Nzinga: African Warrior Queen

Written by Moses L. Howard
Review by Viviane Crystal

From 1583 to 1663, Nzinga watched, listened and grew into her final role as Ngola, or Queen of Angola. Her father, the elder Ngola or King, was a wise ruler who practiced fairness unless he was opposed by rebellious chiefs. Even then, he exerted justice that would influence a return to loyalty and obedience; when that failed, he would mercilessly destroy his enemies. Nzinga sat quietly in the back of his audience room, listening to him respond to the needs of his subjects. When she wasn’t doing that, she would be listening to the reports of the women who were part of his extensive spy system both within his kingdom and as far away as Luanda, the base of invading Portuguese soldiers and traders. The old Ngola had high hopes that his son would succeed him, but Mbande showed passion only for hunting and feasting. Mbande will inherit the role, but it would be his mother, Kaningwa, who ruled and did everything in her power to prevent Nzinga’s rise to power. Nzinga trained as a warrior and possessed a wisdom for strategy and justice beyond her father or any other chief’s capabilities.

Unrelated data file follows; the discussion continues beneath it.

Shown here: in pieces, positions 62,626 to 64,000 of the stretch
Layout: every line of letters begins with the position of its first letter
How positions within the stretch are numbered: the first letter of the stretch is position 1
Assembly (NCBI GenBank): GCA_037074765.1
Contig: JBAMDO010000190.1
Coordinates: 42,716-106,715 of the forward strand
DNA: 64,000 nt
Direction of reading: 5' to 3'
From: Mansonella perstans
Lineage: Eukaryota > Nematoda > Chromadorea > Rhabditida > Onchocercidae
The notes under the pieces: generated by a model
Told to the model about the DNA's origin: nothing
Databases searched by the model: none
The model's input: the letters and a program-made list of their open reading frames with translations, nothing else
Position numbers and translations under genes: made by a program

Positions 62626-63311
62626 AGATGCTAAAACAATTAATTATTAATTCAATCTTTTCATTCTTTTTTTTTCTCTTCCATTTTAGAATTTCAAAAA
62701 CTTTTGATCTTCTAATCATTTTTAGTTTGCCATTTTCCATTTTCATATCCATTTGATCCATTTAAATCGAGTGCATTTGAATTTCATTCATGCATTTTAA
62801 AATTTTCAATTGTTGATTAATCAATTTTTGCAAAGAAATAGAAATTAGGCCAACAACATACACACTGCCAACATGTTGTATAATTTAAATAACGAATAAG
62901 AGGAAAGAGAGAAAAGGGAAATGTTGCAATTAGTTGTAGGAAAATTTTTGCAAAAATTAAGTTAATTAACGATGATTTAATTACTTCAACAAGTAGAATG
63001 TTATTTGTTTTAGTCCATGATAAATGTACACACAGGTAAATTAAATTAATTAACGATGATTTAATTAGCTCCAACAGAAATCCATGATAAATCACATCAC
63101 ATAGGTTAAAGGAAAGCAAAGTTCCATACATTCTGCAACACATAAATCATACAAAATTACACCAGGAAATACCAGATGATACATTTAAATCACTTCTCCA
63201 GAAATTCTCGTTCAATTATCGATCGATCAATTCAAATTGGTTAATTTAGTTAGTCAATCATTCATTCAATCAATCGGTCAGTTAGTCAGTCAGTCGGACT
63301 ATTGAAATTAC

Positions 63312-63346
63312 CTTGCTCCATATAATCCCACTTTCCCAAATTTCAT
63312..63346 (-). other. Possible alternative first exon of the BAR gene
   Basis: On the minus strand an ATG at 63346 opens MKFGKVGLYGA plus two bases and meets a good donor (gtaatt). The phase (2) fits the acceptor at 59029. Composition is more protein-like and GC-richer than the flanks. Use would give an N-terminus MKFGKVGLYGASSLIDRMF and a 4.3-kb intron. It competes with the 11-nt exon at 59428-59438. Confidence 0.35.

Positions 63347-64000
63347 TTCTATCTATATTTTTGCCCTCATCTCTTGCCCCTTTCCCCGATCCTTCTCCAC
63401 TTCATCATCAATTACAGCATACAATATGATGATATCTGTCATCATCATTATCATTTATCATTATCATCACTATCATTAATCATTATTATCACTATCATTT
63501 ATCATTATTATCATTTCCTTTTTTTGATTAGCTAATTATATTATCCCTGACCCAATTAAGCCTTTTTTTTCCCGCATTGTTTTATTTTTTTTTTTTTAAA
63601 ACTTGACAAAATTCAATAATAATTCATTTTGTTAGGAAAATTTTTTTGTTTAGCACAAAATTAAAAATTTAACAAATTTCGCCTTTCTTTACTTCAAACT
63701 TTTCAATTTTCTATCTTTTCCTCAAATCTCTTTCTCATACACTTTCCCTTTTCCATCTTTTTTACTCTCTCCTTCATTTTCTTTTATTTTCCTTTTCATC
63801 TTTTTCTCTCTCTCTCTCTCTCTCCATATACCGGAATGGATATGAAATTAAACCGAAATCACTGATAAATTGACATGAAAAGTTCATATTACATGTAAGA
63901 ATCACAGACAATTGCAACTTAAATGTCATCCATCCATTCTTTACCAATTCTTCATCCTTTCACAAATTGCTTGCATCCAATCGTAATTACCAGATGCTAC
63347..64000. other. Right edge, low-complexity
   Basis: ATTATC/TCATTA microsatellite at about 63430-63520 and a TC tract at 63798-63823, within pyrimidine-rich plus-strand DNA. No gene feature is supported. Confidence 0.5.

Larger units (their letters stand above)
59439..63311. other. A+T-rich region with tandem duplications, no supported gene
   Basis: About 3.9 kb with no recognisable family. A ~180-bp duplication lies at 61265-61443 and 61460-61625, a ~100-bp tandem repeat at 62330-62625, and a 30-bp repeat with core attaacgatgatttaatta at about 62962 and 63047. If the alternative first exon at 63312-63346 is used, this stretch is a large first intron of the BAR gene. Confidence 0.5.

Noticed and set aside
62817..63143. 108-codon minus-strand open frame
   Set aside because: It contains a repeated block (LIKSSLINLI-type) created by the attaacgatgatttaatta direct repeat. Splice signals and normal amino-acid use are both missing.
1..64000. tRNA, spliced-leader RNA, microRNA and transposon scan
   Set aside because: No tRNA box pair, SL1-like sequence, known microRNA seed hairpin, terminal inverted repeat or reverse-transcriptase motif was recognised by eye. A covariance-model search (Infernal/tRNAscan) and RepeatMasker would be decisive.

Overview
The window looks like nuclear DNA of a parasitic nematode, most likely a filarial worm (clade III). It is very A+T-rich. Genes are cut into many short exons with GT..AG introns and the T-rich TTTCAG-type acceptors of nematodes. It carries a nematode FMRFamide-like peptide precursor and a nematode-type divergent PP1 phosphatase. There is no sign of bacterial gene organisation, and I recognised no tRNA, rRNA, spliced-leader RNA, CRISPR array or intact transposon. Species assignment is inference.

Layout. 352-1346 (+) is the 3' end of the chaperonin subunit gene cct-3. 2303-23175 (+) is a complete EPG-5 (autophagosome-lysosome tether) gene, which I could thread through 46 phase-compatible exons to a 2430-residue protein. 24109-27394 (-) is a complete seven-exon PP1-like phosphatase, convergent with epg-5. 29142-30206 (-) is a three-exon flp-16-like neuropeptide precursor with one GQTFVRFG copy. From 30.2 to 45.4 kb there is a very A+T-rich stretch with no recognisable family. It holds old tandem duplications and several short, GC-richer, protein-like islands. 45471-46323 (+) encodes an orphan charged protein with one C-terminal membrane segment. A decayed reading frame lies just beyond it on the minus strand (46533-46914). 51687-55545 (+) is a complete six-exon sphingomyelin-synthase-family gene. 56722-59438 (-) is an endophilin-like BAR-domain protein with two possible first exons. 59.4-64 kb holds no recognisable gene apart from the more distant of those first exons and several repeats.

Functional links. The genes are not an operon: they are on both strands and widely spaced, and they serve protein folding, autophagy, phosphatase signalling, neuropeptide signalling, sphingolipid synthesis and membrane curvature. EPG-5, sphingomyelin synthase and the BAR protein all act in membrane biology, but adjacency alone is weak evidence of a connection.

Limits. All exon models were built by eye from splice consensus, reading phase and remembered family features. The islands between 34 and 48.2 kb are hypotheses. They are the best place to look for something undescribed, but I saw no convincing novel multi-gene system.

The amazing essence of this novel, however, concerns the communication of the women around Nzinga, their sharing of joys and sorrows, their ability to feast, work, and strategize with perfect balance. Their world is depicted as a celebration of life and a supernatural belief fleshed out in their devotion to each other and their Ngola. Formidable as the Portuguese might have been, they didn’t have a chance against the woman destined to become the first African Warrior Queen and her retinue. Stunning, beautiful and outstanding historical fiction, and highly recommended reading!